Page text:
1. In immunocompromised patients with invasive aspergillosis, treatment with voriconazole was found to be superior to amphotericin B in achieving successful outcomes.
2. The incidence of serious adverse events was significantly lower in patients in the voriconazole group, as compared with those in the amphotericin B group.
Original Date of Publication: August 2002
Study Rundown: In immunocompromised patients, like those with prolonged neutropenia and previous transplant recipients, invasive aspergillosis is a dangerous and not uncommon complication affecting between 5% to 20% of patients deemed high-risk. For many decades, the standard therapy for invasive aspergillosis infections has been amphotericin B, despite limited success with the treatment and significant risk of toxicity (e.g., fevers/chills, hypotension, kidney injury, hepatotoxicity, cardiac arrhythmias). Prior to this trial, voriconazole had been shown to be somewhat effective in treating invasive aspergillosis, though no randomized trials had been performed. The purpose of this randomized, controlled trial was to compare the effects and safety of voriconazole with amphotericin B in the primary treatment of immunocompromised patients presenting with acute invasive aspergillosis.
In summary, patients treated with voriconazole were significantly more likely than those on amphotericin B to experience a successful outcome. Moreover, while the trial primarily sought to demonstrate non-inferiority, it was able to demonstrate that voriconazole was superior to amphotericin B in the treatment of invasive aspergillosis. Patients in the voriconazole group also experienced significantly fewer adverse events as compared with those in the amphotericin B group. Based on the findings of this study, the Infectious Diseases Society of America currently recommends that voriconazole be the primary treatment of invasive aspergillosis in most patients.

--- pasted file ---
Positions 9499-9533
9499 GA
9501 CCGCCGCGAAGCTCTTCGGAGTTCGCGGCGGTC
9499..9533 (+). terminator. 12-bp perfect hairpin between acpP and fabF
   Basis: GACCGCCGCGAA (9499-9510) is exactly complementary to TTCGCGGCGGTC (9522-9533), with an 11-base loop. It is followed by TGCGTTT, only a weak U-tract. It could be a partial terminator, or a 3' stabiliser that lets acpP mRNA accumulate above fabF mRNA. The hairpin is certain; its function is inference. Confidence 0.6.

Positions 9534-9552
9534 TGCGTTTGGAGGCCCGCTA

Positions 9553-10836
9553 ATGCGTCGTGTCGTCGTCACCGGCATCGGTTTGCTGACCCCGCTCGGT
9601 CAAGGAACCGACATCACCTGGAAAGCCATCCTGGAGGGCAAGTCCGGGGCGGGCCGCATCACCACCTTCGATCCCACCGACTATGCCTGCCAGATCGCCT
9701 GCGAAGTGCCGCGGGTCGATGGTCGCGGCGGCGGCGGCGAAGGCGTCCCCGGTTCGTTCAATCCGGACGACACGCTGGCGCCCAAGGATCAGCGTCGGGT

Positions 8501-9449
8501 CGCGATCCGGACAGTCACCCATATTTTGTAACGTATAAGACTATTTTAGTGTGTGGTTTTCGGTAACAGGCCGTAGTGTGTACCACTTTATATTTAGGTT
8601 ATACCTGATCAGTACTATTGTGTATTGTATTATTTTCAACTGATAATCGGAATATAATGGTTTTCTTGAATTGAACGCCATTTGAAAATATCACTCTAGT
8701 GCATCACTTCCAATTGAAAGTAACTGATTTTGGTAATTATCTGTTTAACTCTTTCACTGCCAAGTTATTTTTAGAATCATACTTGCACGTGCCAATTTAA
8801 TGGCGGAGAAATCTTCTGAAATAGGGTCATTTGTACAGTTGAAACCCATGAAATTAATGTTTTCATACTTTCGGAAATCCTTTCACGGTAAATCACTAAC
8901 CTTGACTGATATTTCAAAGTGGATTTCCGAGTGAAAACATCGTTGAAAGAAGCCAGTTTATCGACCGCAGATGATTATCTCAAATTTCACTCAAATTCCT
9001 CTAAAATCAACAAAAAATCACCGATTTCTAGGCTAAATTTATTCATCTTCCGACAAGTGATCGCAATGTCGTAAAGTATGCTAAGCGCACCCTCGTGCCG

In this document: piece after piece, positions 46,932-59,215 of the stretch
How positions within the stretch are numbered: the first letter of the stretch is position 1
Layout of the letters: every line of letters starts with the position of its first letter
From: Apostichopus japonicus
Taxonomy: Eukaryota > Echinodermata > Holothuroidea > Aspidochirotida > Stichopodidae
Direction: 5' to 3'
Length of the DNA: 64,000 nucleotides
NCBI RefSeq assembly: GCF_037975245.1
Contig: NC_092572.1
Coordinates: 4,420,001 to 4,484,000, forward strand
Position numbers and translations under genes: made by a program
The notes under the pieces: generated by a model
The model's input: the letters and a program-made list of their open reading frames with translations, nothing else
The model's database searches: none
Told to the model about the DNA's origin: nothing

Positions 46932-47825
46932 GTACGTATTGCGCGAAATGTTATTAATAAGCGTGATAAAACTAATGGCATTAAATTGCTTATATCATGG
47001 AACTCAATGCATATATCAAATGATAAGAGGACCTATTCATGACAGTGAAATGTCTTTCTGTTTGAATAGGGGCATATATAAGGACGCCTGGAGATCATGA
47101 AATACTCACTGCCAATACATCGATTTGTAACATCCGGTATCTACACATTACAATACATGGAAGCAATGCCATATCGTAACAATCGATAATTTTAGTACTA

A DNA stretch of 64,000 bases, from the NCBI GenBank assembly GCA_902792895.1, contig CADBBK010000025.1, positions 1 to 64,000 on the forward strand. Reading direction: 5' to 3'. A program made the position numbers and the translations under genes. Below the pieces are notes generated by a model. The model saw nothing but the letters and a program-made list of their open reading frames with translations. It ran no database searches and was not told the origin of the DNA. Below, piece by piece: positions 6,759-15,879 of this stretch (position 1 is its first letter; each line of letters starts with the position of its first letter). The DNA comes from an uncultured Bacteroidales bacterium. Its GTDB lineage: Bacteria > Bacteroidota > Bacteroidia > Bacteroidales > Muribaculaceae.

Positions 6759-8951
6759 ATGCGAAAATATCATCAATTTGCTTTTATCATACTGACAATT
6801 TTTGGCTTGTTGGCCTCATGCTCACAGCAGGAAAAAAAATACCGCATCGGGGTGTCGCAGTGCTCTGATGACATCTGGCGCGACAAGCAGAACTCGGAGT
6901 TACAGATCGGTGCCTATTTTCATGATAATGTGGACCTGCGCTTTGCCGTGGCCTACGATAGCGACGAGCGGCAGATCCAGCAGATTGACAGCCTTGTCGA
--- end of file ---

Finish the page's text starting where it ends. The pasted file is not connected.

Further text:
Click to read the study in NEJM
In-Depth [randomized controlled trial]: A total of 277 patients from 95 centers in 19 countries were included in the modified intention-to-treat population, with 144 in the voriconazole group and 133 in the amphotericin B group. Patients were eligible if they were ≥12 years of age, had definite or probable invasive aspergillosis, and were immunocompromised (e.g., allogeneic hematopoietic-cell transplantation, hematologic cancer, aplastic anemia, acquired immunodeficiency syndrome – AIDS, solid-organ transplantation). Exclusion criteria included chronic aspergillosis, aspergilloma, allergic bronchopulmonary aspergillosis, previous systemic therapy with amphotericin B/itraconazole, treatment with interacting drugs (e.g., rifampin), hypersensitivity to azoles or amphotericin B, aminotransferase/bilirubin/alkaline phosphatase level >5 times the upper limit of normal, serum creatinine >221 μmol/L (2.5 mg/dL), and pregnancy. Patients in the voriconzole group received 6 mg/kg intravenously twice daily on day 1, followed by 4 mg/kg intravenously twice daily for at least 7 days, and 200 mg orally twice daily afterwards. Those in the amphotericin B group received 1.0-1.5 mg/kg intravenously daily. Planned duration of therapy was 12 weeks, and patients could have been treated with other antifungals should they experience toxicity from treatment or poor response to therapy. The primary aim of the study was to demonstrate non-inferiority of voriconazole as compared with amphotericin B, while the secondary aim was to demonstrate superiority of voriconazole.
At week 12, patients in the voriconazole group were significantly more likely to have a successful outcome than those on amphotericin B (52.8% vs. 31.6%, absolute difference 21.2%, 95%CI 10.4 to 32.9%). Given these findings, voriconazole was found to be superior to amphotericin B for invasive aspergillosis. The survival rate at week 12 was also significantly higher in the voriconazole group (70.8% vs. 57.9%; HR 0.59, 95%CI 0.40-0.88). There were significantly fewer adverse events in patients taking voriconazole as compared with those taking amphotericin B (p = 0.02). Although those on voriconazole experienced significantly higher instances of visual disturbances (44.8% vs. 4.3%, p < 0.001), all these events resolved without intervention.
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